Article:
The first half of 2015 is over and done, and as companies prep their earnings releases, we're looking at a different sort of scorecard: the one filled out by investors. In the realm of stock performance, some big drugmakers delivered big gains over the first half of the year.
|Valeant CEO J. Michael Pearson|
The top performer? M&A-happy Valeant Pharmaceuticals ($VRX), which topped the entire healthcare industry for first-half stock gains. Valeant shares zoomed upward by almost 57% for the first 6 months of 2015, ending the period at $227.94. Over that timeframe, Valeant beat on Q1 earnings, hiked its forecasts for the year, bragged about 15% organic growth, and inked not one but two deals: Salix Pharmaceuticals, a $11.1 billion buyout; and Dendreon's prostate cancer med Provenge, which it bought out of bankruptcy.
Next up, BioMarin ($BMRN) and its 48% gain, which took its shares up to $136.46. Often the subject of takeover rumors, BioMarin saw its shares climb in late March on chatter about a potential (yet unlikely, as events would prove) Shire ($SHPG) buyout. JP Morgan analysts tagged the California-based company as a winner for 2015, pointing to its growing portfolio of marketed drugs, late-stage pipeline and rare-disease focus. The company filed its much-watched muscular dystrophy med for FDA approval in April; a decision is due by year's end. Plus, as the second quarter neared its close, BioMarin rolled out Phase II data on its dwarfism drug, BMN-111, sending its shares up 8%.
Hospira ($HSP), the injectables specialist Pfizer ($PFE) agreed to buy earlier this year for $15 billion, delivered a 42.5% gain for the first half, ending the period at $88.85. Pfizer's $90-per-share buyout price doesn't leave much room for Hospira shares to move upward while it's still a standalone play. The company's shareholders approved Pfizer's offer in mid-May, putting the deal on track to close during the second half.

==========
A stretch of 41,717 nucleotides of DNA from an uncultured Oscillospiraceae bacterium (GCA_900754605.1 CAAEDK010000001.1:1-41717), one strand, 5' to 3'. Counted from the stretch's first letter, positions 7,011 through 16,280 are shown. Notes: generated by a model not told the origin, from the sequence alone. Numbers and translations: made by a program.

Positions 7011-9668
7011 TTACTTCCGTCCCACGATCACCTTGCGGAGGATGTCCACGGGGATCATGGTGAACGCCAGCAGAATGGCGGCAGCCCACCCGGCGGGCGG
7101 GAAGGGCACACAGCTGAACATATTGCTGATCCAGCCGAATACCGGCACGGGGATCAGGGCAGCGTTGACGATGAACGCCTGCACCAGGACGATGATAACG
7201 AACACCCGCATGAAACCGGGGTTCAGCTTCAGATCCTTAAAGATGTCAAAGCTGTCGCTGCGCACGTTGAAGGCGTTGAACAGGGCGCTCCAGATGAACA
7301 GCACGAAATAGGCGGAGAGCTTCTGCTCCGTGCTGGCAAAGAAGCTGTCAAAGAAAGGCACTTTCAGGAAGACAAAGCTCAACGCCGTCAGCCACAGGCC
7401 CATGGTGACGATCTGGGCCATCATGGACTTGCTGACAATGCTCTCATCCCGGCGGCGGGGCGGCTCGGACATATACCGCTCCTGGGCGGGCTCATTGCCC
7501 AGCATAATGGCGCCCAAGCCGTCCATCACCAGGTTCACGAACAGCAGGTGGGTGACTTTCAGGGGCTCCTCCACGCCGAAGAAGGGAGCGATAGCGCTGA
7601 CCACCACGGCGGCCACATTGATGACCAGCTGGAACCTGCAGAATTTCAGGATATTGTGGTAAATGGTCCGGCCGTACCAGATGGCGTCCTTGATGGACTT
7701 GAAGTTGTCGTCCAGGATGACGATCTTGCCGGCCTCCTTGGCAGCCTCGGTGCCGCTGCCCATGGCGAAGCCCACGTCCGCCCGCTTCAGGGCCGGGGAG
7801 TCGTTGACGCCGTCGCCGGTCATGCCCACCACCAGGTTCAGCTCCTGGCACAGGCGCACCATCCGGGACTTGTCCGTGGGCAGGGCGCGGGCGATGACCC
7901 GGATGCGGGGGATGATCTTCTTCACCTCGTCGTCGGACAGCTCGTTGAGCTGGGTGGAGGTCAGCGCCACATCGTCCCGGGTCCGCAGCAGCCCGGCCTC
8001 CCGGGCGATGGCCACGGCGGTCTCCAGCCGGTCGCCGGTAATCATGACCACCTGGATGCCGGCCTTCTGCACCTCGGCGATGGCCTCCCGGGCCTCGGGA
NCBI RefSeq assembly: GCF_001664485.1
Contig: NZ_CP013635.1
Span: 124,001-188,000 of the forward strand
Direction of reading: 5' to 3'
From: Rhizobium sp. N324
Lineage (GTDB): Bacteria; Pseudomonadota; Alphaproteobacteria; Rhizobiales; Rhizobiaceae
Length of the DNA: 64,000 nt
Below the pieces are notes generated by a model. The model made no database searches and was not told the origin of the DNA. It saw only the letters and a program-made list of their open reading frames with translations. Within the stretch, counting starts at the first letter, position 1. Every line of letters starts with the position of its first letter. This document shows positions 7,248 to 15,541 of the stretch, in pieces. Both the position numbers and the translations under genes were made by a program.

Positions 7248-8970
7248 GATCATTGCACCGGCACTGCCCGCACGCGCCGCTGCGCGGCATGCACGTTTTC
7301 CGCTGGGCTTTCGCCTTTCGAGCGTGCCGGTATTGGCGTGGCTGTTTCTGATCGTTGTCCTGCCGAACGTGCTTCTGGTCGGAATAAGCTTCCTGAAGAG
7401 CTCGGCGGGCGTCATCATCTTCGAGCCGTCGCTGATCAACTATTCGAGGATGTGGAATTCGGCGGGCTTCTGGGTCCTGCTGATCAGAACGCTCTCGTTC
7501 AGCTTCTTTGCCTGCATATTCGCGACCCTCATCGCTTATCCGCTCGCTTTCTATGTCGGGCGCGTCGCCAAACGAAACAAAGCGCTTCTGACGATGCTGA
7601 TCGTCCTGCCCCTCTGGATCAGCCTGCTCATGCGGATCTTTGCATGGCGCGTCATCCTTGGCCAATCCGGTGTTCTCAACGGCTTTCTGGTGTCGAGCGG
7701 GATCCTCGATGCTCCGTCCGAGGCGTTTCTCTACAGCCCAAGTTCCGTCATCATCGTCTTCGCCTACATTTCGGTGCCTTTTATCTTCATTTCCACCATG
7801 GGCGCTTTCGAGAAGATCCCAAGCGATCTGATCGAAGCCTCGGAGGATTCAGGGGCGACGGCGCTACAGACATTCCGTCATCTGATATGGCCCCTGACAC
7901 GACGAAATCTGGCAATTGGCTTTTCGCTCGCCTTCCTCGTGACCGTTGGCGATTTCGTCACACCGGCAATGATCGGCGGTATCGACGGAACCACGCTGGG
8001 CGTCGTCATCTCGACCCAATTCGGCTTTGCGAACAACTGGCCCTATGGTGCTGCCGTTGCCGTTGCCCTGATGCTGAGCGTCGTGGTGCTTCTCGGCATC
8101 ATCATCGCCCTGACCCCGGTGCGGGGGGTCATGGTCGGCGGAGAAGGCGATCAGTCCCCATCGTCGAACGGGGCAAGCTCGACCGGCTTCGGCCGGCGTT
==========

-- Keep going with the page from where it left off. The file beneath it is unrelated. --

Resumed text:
A much smaller company took fourth place among pharma investors in the first half: Incyte ($INCY), whose new rare disease therapy Jakafi, sold in partnership with Novartis ($NVS), is pegged as a blockbuster. In mid-June, Incyte and partner Eli Lilly & Co. ($LLY) rolled out promising Phase III data on a new rheumatoid arthritis drug, baricitinib. And Incyte has a slate of Big Pharma partners testing its cancer immunotherapy epacadostat alongside their own immuno-oncology meds.
Rounding out the top 5 is Novo Nordisk ($NVO), the Danish diabetes specialist. Its 29% gain for the first half took shares up to $55.50. The company beat Q1 earnings expectations handily, but other news dominated the year so far: Novo resubmitted its long-acting insulin Tresiba for FDA approval in April, which means it could hit the U.S. market 6 months earlier than expected. Its experimental oral version of the injectable GLP-1 drug semaglutide--a potential game-changer in a field full of injectables--delivered promising results in a Phase II trial. And its purported CEO-in-waiting, Kåre Schultz, decamped for the top spot at Lundbeck, prompting current chief Lars Rebien Sørensen to recommit to a few more years at the helm.
Other top 10 performers? Fast-growing biotech Regeneron ($REGN), with a 23% increase; a resurgent Eli Lilly with 20.78%; closely followed by hep C heavyweight Gilead Sciences ($GILD) at 20.76%. Then there's Mallinckrodt ($MNK) at 18.9% and Biogen ($BIIB) at 17.6%.
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